Teal is a medium blue-green color, similar to cyan. Its name comes from that of a bird—the common teal (Anas crecca)—which presents a similarly colored stripe on its head. The word is often used colloquially to refer to shades of cyan in general.
It can be created by mixing blue into a green base, or deepened as needed with black or gray. The complementary color of teal is maroon. It is also one of the initial group of 16 HTML/CSS web colors formulated in 1987. In the RGB model used to create colors on computer screens and televisions, teal is created by turning down the brightness of cyan to about one half.
Teal was a fad color during the 1990s, with, among others, many sports teams adopting the color for their uniforms.
The first recorded use of teal as a color name in English was in 1917. It is derived from the Middle English tele, a word akin to the Dutch taling and the Middle Low German telink. As a color, its name is believed to have been taken from the small freshwater common teal, a member of the duck family whose eyes are surrounded by this color.
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Common teal duck (male)
Teal blue is a medium tone of teal with more blue. The first recorded use of teal blue as a color name in English was in 1927.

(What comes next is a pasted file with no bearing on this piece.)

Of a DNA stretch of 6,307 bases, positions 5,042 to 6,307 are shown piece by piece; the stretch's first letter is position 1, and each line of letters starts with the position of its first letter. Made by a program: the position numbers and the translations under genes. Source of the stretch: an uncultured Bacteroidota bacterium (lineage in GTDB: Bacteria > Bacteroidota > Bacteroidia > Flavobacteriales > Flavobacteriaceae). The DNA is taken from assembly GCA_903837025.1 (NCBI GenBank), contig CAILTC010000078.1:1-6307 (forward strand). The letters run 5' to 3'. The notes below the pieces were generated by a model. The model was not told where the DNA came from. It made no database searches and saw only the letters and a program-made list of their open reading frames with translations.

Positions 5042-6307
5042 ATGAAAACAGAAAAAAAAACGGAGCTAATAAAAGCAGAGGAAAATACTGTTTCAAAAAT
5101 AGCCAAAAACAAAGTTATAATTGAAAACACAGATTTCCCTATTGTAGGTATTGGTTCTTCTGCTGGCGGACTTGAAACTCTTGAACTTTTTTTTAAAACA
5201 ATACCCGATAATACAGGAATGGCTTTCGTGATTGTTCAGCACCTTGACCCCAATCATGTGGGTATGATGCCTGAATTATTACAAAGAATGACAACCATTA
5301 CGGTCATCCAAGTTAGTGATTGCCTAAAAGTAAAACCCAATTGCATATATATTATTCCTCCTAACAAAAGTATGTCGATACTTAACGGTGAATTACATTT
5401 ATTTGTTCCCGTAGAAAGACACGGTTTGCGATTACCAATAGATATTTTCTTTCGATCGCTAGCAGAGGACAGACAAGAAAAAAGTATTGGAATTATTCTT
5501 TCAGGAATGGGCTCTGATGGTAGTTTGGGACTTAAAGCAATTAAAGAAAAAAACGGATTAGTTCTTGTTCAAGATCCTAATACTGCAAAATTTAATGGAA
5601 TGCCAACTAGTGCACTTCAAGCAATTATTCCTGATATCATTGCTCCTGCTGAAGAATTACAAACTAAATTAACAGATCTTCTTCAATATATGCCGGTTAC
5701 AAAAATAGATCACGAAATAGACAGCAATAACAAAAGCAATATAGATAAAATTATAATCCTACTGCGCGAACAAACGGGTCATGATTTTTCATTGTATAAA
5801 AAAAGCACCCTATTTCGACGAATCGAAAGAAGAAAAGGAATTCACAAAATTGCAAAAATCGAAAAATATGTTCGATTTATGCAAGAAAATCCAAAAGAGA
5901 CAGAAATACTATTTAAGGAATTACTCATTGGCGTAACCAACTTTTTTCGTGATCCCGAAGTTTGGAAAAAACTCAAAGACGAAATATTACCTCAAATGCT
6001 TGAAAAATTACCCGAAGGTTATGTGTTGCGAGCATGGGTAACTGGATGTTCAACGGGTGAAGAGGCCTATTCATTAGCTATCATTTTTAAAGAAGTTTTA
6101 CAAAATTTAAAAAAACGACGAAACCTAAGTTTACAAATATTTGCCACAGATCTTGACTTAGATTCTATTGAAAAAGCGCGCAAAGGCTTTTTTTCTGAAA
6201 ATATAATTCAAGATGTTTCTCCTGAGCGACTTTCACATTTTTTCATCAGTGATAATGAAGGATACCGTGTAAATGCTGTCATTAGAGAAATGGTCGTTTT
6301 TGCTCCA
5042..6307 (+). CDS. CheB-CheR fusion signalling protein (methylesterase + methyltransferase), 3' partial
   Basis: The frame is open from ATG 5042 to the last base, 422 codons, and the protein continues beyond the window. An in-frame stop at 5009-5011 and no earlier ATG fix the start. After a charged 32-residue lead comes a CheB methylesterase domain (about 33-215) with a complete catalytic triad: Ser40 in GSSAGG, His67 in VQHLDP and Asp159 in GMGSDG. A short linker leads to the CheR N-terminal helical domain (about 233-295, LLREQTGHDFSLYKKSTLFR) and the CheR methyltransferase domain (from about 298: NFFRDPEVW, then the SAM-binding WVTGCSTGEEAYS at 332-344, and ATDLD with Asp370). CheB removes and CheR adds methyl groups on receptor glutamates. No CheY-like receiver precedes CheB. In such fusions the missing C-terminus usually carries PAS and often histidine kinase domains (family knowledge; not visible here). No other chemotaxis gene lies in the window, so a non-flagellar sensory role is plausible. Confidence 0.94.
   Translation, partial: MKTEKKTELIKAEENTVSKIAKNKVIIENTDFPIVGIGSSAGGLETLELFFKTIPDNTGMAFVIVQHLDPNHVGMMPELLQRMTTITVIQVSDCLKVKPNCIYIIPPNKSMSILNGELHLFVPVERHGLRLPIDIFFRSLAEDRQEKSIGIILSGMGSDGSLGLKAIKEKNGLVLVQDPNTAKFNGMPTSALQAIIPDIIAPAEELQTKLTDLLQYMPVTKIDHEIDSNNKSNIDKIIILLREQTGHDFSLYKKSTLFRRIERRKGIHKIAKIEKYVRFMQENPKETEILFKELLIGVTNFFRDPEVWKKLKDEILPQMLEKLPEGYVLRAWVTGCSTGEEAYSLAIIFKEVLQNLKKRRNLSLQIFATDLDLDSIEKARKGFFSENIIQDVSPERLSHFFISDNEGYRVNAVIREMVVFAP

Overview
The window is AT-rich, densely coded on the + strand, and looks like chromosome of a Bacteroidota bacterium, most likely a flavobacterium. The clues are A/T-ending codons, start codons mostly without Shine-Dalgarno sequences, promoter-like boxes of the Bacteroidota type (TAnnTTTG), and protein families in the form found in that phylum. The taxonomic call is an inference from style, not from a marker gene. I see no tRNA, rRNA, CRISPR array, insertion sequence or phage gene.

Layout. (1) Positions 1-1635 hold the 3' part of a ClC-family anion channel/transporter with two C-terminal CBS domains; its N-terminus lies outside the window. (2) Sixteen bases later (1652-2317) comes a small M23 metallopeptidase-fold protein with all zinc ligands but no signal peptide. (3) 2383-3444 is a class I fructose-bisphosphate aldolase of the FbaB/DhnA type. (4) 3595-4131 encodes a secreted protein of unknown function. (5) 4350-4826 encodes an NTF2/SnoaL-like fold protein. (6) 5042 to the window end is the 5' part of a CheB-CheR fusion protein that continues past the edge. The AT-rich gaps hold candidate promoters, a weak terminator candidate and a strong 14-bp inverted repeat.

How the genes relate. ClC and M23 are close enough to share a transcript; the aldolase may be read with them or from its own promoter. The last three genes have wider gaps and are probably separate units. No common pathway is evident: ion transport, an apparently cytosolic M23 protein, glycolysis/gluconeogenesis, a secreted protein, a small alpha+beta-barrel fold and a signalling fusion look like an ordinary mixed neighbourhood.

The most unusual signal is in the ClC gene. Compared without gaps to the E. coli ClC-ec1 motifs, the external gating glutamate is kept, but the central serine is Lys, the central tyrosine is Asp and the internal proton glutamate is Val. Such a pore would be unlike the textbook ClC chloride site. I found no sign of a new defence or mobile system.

The source of this color is the Plochere Color System, a color system formulated in 1948 that is widely used by interior designers. Teal was subsequently a heavily used color in the 1950s and 1960s.
Teal blue is also the name of a Crayola crayon color (color #113) from 1990 to 2003.
Teal: where it is a combination of blue/green but with grayish hues
The "orange and teal look" is a trend in 21st-century filmmaking, in which scenes are color graded to emphasize these two complementary colors.
The Intercessors of the Lamb, a Christian contemplation group in the US state of Nebraska, wears habits with a teal scapular to symbolize intercession between heaven (blue) and earth. Originally organized as a Roman Catholic Association, it was suppressed in 2010 by the Archbishop of Omaha, who directed members to cease wearing the scapular in Church activities.